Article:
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<strong>BACK TO STRUGGLING SCHOOLS:</strong>  This week, thousands of students returned to school in Santa Barbara. Meanwhile, the board of trustees resumed its discussions about how to save money, including a new ban on transfer students. "Very soon we will be going into budget-cutting mode again, and I don't mean this spring," explained Superintendent Brian Sarvis. "We need to be doing it now."

Paul Wellman

BACK TO STRUGGLING SCHOOLS: This week, thousands of students returned to school in Santa Barbara. Meanwhile, the board of trustees resumed its discussions about how to save money, including a new ban on transfer students. "Very soon we will be going into budget-cutting mode again, and I don't mean this spring," explained Superintendent Brian Sarvis. "We need to be doing it now."


School Is in Session

Students Return as Storm Clouds and Silver Linings Persist


Summer officially came to a close this week for the roughly 15,000 kids and 2,500 employees in the Santa Barbara School Districts. But even as the annual August return of reading, writing, and arithmetic flooded campuses with its usual wave of optimism and high hopes for students and teachers alike, the tone was markedly more downbeat at the districts’ board of trustees meeting on Tuesday night. Still righting the ship after making more than $4 million in budget cuts just a few months ago, the board not only received word this week that more cuts are imminent thanks to the fallout of the state budget signed into reality late last month, but it also, in a fiscally motivated move, voted to ban out-of-district transfers to high schools and junior highs effective for the 2010-11 school year. “It is difficult for all of us,” explained Associate Superintendent Robin Sawaske, “but it really and truly is a fiscal situation.”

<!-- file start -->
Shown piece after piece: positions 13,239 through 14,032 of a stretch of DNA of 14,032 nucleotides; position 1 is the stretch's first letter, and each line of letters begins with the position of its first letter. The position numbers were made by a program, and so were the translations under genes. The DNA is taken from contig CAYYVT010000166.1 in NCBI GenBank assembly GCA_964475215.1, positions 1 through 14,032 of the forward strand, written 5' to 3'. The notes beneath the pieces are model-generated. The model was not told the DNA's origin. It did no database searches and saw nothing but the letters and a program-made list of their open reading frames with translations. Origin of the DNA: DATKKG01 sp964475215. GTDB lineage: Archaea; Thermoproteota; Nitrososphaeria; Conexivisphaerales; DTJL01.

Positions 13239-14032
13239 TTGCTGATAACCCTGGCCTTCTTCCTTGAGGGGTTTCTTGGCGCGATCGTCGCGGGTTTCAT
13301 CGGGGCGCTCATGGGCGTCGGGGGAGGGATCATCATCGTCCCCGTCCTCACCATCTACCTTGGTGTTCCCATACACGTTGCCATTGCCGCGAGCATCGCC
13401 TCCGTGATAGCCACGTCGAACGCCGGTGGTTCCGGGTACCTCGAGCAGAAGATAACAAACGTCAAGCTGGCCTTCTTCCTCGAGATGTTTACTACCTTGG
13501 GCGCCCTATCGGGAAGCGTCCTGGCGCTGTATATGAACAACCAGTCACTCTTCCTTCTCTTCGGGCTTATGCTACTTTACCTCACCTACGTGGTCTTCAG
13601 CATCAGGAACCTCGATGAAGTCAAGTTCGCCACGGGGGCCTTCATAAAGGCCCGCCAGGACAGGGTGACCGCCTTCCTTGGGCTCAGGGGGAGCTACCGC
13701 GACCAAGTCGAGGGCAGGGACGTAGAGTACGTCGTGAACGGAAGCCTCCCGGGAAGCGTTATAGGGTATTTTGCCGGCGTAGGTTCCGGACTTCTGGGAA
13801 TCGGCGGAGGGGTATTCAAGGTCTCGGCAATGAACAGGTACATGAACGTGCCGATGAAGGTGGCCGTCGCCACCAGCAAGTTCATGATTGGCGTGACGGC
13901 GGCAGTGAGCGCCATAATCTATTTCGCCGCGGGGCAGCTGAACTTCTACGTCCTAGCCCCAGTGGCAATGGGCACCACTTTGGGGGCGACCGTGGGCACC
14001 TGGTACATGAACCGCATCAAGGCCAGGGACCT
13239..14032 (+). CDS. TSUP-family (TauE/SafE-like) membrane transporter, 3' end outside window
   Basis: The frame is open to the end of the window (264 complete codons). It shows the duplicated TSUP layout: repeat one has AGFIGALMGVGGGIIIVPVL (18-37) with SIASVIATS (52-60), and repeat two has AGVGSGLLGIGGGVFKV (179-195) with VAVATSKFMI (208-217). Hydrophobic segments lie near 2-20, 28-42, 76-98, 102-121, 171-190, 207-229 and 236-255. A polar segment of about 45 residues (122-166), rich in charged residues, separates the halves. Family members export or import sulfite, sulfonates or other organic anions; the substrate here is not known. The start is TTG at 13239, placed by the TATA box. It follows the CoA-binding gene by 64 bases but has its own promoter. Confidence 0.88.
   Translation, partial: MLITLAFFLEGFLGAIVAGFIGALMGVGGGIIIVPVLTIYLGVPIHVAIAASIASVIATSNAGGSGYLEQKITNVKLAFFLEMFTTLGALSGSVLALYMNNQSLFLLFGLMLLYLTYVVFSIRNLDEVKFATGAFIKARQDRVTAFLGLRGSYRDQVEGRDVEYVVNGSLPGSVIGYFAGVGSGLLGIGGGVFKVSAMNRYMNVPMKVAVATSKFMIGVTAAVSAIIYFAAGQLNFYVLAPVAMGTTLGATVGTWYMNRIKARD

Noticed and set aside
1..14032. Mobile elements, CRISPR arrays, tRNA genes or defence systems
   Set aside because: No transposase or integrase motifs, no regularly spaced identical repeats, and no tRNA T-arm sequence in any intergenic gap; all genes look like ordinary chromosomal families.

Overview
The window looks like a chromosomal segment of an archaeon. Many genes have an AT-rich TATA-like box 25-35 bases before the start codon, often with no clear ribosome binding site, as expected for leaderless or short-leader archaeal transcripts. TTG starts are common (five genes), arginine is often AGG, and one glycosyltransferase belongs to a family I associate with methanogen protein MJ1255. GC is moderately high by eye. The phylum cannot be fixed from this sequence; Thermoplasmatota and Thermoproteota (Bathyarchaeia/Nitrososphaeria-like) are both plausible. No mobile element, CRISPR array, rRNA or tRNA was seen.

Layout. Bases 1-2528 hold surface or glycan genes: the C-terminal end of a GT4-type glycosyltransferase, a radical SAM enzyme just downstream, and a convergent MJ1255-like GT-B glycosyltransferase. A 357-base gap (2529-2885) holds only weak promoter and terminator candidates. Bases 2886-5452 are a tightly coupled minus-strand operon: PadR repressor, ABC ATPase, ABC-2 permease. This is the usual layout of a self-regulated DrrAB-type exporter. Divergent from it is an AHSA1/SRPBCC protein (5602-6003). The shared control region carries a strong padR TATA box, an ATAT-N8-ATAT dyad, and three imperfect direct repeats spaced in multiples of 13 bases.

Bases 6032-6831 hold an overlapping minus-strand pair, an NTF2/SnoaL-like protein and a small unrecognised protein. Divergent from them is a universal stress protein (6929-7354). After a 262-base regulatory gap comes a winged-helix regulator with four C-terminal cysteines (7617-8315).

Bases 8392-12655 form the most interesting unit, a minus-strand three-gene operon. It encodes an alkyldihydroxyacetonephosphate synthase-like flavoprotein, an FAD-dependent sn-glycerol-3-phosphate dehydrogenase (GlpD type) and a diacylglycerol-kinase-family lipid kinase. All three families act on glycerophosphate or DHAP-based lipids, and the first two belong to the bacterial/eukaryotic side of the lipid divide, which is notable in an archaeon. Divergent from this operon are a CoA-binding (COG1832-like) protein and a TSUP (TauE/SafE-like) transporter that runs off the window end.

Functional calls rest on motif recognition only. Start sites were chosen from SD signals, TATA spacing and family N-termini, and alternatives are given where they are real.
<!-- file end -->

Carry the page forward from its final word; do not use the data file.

California public schools secure much of their funding in one of two ways: Either the money comes from the state based on their average daily attendance (ADA) or it comes via the basic aid option, which relies on property tax values within district boundaries and tends to be devoid of the rollercoaster realities inherent to the ADA process. The latter has long been a desired means for the district, but it hasn’t, until recently, been a possibility because basic aid is only possible when property tax monies surpass, on a per-pupil basis, the amount the state gives for ADA. But according to district forecasts, that could happen in 2010-11. By shutting out transfer students-and cutting down on daily attendance-the districts both pick up speed on the road to basic aid and ensure that, once the status is achieved, the district students will get the most out of the funding.

While the writing’s long been on the wall for the transfer student policy change-including the elimination of elementary transfers last winter, effective now, and discussion of the secondary school shift last spring-Tuesday night made it official, with a 3-2 vote (Ed Heron and Bob No»l dissenting). As a result, roughly 370 students will no longer be welcomed come next fall. But certain exceptions-specifically for children of school employees, students in the 11th grade, sophomores who play a varsity sport (due to state rules about having to sit out a year after a transfer), and students enrolled in a special academy or course of study not offered in their home district-will spare some transfer kids the boot. There also will be the opportunity for students with “extraordinary hardship” to appeal the decision on a case-by-case basis.

But it wasn’t all doom and gloom on Tuesday. Superintendent Brian Sarvis happily reported that, of the nearly 63 full-time teacher positions that were pink-slipped last spring, “All but one have been brought back.” Furthermore, the board heard a fair bit of good news about last year’s elementary and junior high school STAR English Language Arts and Math state-standardized test results. According to preliminary data-final results come in early September-elementary and junior high students, specifically the trouble areas of English-learner and socio-economic disadvantaged students, made across-the-board improvements.



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